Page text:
TLR4 regulates proinflammatory intestinal immune responses mediated by an atopic gut microbiota

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The increasing prevalence of food allergies has been causally associated with the depletion of allergy protective intestinal bacteria. However, few studies have investigated the role of the gut microbiota in promoting allergic responses. In a cohort of infants affected by cow’s milk allergy (CMA), we have identified a patient with a proinflammatory and atopic microbiota. In comparison to a healthy microbiota, this CMA-associated gut microbiota has increased abundance of Bacteroidetes, a Gram-negative phylum of bacteria that has been associated with increased incidence of allergy. Using this microbiota, we investigated the host-microbe interactions that mediate these intestinal inflammatory responses. To examine these interactions, we used mice with global and conditional abrogation in TLR4 signaling, since Gram- negative bacteria signal through this receptor via membrane-derived lipopolysaccharide (LPS). We show that this donor’s microbiota induces expression of serum amyloid A1 ( Saa1 ) and other Th17-, B cell-, and Th2-associated genes in the ileal epithelium. Accordingly, this microbiota also induces Th17 cells, as well as regulatory T cell populations and fecal IgA. Importantly, we used both antibiotic treated SPF and rederived germ-free mice with a conditional mutation of TLR4 in the CD11c + compartment to demonstrate that the induction of proinflammatory genes, fecal IgA, and Th17 cells is dependent on TLR4 signaling. Furthermore, metagenomic sequencing revealed that the CMA-associated gut microbiota also has increased abundance of LPS biosynthesis genes. Lastly, upon sensitization with β-lactoglobulin, this CMA microbiota induces a TLR4-dependent mixed type 2/type 3 response in innate lymphoid cells (ILCs) during the early phases of allergic sensitization. Taken together, our results show that a Bacteroidetes-enriched microbiota with increased abundance of LPS genes promotes proinflammatory gene expression and a mixed type 2/type 3 response in a subset of infants with cow’s milk allergy.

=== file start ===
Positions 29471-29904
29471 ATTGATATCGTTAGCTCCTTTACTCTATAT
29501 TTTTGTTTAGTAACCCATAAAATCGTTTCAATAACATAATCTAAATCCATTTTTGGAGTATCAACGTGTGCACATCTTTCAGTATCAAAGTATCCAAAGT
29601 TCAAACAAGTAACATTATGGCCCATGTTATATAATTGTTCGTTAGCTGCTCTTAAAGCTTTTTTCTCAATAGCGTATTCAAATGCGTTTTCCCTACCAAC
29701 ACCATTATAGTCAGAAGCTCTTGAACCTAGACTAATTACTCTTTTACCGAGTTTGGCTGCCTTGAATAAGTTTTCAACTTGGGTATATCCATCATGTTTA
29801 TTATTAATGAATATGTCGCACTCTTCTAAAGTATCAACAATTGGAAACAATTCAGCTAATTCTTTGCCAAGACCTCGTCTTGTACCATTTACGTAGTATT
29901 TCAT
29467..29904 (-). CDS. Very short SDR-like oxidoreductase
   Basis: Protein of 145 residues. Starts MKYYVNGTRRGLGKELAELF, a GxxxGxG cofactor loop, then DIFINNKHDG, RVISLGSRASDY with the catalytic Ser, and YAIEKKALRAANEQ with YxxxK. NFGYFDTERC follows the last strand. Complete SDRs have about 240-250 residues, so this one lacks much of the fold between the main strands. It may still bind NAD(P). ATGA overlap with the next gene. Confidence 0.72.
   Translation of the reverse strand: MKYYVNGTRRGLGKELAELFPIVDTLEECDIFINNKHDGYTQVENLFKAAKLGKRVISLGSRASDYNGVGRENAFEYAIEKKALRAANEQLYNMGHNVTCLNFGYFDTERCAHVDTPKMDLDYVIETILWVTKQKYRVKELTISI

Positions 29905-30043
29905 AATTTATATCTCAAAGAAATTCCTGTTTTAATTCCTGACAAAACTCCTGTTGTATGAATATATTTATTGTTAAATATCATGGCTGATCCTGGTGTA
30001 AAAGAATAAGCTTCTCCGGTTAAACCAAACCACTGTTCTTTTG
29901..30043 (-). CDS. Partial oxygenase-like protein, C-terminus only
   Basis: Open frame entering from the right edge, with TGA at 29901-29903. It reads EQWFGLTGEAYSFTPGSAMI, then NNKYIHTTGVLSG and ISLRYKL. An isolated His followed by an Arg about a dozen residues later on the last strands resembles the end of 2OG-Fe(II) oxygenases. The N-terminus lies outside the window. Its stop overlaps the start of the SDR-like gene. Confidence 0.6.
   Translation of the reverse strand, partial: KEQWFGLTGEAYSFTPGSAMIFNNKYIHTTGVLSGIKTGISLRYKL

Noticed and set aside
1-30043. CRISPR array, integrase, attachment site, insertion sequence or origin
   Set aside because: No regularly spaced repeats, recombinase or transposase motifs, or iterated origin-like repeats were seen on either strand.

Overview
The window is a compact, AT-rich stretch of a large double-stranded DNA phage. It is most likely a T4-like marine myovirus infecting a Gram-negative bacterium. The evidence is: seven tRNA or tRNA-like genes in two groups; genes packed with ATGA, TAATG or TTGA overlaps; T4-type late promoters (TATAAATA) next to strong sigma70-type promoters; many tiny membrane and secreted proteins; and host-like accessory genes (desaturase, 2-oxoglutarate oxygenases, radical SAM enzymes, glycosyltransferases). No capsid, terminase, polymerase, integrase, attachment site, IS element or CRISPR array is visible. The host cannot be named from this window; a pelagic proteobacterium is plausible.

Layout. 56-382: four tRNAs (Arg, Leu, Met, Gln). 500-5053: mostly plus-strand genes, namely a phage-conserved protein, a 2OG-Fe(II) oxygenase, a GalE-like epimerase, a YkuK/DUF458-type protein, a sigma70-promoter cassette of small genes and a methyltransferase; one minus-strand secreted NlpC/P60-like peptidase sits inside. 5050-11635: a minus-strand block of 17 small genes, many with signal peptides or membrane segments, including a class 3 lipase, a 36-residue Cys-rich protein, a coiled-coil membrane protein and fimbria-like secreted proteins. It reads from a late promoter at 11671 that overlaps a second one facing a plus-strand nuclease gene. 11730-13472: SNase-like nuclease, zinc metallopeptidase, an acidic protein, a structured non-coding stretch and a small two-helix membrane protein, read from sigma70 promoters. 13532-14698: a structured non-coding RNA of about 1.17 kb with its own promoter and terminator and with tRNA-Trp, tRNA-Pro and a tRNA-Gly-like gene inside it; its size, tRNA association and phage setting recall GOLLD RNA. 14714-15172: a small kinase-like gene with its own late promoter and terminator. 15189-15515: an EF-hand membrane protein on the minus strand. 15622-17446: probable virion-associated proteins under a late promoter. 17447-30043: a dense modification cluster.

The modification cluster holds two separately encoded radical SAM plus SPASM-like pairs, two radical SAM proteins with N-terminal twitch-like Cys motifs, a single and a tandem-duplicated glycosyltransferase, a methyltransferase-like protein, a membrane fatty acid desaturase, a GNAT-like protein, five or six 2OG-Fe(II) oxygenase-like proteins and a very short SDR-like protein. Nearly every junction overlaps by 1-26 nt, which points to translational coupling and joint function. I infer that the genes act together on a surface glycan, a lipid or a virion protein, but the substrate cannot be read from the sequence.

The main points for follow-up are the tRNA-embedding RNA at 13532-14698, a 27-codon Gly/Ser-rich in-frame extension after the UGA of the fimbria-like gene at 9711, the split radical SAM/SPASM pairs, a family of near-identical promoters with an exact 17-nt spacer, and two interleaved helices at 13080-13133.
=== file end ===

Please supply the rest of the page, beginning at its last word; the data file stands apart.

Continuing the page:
Paper Highlights

  • A cow’s milk allergy (CMA)-associated gut microbiota has an enrichment of Bacteroidetes, which is associated with atopy

  • The CMA-associated gut microbiota promotes intestinal inflammation, which includes inflammatory gene expression, induction of Th17 cells, and production of IgA

  • Proinflammatory responses induced by the CMA-associated gut microbiota are dependent on TLR4 signaling in various cellular compartments

  • Upon sensitization, the CMA-associated gut microbiota induces an innate mixed type 2/type 3 inflammatory response

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